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The rotuli corpus of the medieval midrash Pirqa de-Rabbenu ha-Qadosh  

by Anna Busa - École Pratique des Hautes Études (France) / Goethe University Frankfurt (Germany)

The Cairo Genizah proves to be an important source for historical insights into the material, socio-economic and intellectual contexts of Oriental Jewry. The fragments and texts in the Genizah contain early and rare text compositions and collections that provide valuable information on the production and circulation of physical artefacts as well as the creation, transmission and use of literary compilations in the Middle Ages.

During my PhD research, which focusses on the mapping of the textual transmission, and the electronic editing, of multiple variants of the medieval midrash Pirqa de-Rabbenu ha-Qadosh, I encountered more than one hundred manuscripts of this unstudied numerical midrash in the Cairo Genizah. Its earliest fragments stem from the 11th century and enumerate anonymous short, gnomic sayings and halakhic dicta in an anthological manner, which are grouped according to numbers from three onward. These sayings are found in a multitude of textual variants in the physical forms of megillot (scrolls), codices (books) and rotuli (vertical bookrolls inscribed on the short side).

The rotuli corpus of this midrash was initially pieced together by Judith Olszowy-Schlanger in 2012, and she then researched the Genizah with Gideon Bohak looking for evidence that this specific and, so far little studied, format constituted a widely used, cheap, and popular third form of the Hebrew book. Sifting through my midrashic material, fragment L-G Talm. II.95 proved to be a complementary piece to this corpus revealing several interesting aspects.

The fragment L-G Talm. II.95 constitutes an adjacent piece to T-S K21.85 that has been torn obliquely, showing stitching marks on its top margin. Both fragments complete rotulus T-S K21.94 which shows stitching marks on its bottom and whose textual content precedes and seamlessly joins to these, hinting at the rotulus distinct physical format. Hence, the fragments form a long narrow strip of parchment, whose recto and verso are densely inscribed in one column showing Oriental square script. With a width of 10cm, the so far identified pieces of this yet incomplete rotulus (T-S H7.21, MS Bodl. Heb a. 2 fol. 24, T-S K21.94, T-S K21.85 & L-G Talm. II.95) amount to a length of more than 170cm.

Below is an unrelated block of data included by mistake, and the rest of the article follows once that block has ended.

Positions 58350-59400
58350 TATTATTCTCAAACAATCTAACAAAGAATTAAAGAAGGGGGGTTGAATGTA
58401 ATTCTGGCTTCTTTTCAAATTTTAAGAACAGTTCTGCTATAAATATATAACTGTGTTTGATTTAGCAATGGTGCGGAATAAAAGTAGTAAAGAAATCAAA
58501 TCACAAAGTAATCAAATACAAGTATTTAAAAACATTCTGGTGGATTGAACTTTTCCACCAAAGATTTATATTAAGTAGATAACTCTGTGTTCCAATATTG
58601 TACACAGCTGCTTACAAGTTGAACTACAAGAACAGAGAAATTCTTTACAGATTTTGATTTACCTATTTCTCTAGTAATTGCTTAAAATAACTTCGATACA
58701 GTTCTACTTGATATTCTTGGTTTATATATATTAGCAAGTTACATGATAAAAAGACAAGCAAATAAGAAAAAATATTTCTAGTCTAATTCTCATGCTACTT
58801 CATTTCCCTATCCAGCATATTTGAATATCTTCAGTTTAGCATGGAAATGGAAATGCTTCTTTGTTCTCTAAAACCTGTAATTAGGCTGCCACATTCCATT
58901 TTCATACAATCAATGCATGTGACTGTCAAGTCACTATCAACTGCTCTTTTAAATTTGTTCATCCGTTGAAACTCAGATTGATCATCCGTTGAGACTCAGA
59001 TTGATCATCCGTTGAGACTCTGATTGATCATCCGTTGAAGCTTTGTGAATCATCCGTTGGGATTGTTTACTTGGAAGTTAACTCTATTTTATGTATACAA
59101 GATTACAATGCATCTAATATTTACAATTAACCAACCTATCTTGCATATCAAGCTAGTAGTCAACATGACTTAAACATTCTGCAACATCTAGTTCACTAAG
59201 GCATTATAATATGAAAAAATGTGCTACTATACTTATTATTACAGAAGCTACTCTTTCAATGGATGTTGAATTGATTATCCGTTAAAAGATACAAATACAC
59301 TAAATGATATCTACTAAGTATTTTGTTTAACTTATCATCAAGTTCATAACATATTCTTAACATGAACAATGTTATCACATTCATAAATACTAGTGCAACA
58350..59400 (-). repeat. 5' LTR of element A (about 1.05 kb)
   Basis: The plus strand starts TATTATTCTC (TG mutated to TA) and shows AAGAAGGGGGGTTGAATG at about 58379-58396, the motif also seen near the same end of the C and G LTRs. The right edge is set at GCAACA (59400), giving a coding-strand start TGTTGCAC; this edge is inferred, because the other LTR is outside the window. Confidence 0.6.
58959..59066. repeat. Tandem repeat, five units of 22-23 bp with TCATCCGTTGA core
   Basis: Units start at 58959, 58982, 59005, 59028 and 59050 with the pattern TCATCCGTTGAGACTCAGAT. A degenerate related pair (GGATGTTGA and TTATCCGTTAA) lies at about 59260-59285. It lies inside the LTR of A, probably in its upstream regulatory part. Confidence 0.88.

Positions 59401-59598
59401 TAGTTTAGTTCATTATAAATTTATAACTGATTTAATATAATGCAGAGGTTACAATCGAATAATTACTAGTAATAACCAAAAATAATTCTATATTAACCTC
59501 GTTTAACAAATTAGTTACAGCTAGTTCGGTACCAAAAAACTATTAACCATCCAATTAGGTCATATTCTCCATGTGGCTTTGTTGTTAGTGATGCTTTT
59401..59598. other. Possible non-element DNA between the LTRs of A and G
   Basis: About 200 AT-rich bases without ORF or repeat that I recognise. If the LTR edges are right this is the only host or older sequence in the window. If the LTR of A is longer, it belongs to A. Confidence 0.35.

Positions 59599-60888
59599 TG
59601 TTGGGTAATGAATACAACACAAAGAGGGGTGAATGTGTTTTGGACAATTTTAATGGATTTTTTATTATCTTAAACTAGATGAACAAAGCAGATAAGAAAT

T-S D1.108 verso

Bodleian Libraries and Cambridge University Library L-G Talm. II.95 (bottom) and T-S K21.85 (top)

While rotuli are an excellent example of cheap and user-friendly books which are portable, easily producible and acquirable so that they suit everyday purposes, the midrashic text qua text offers a literary structure that besides the material form merits further investigation.

The halakhic dicta appearing on the fragments are grouped according to numbers with no apparent thematic relation so that an ‘open’ text is created which invites deliberate rearrangement, reworking, and rewording by people who created and used it. Indeed, the manifold variants of this midrash in the Genizah point to its popularity and to its personalized use that involves a highly active handling of the textual excerpts. This last feature poses severe difficulties to the determination of the textual transmission and its history, leaving the question of what editorial techniques should be applied in order adequately to capture the midrash’s distinct textual characteristics. 

These points taken together, the materiality, textual structure and content of this midrash reveal important insights into the book culture and daily life of Jewish people in the Middle Ages, as it seems that these cheap, small-sized, thus portable, and user-friendly bookrolls comprising popular literature served people for their everyday purposes of work, personal study and recreation. 


Bibliography

  • Bohak, Gideon, “The Magical Rotuli from the Cairo Genizah”, edited by Gideon Bohak, Yuval Hariri, and Shaul Shaked. Continuity and Innovation in the Magical Tradition, Leiden: Brill 2011, pp. 321–340.
  • Klinck, Anne L., “Editing Cursor Mundi: Stemmata and the ‘Openʼ Text”, edited by Eckard, Sian, Partridge, Stephen. The Book Unbound. Editing and Reading Medieval Manuscripts and Texts, Toronto 2004, pp. 3–15.
  • Olszowy-Schlanger, Judith, “The Third Form of the Hebrew Book: Rotuli from the Cairo Genizah”, Report of the Oxford Centre for Hebrew and Jewish Studies, 2010–2011, pp. 89–93.
  • —, “Un rotulus du midrash Pirqa de-Rabbenu ha-Qadosh de la Geniza du Caire”, Annuaire de l’École Pratique des Hautes Études (EPHE), Section des sciences historiques et philologiques 145 (2014), pp. 26–40.
  • —, “Cheap Books in Medieval Egypt: Rotuli from the Cairo Geniza”, Intellectual History of the Islamicate World 4 (2016), pp. 82–101.
  • Ta-Shma, Israel, “The ‘Open’ Book in Medieval Hebrew Literature: The Problem of Authorized Editions”, Bulletin of the John Rylands University Library of Manchester 75 (1993), pp. 17–24.

 


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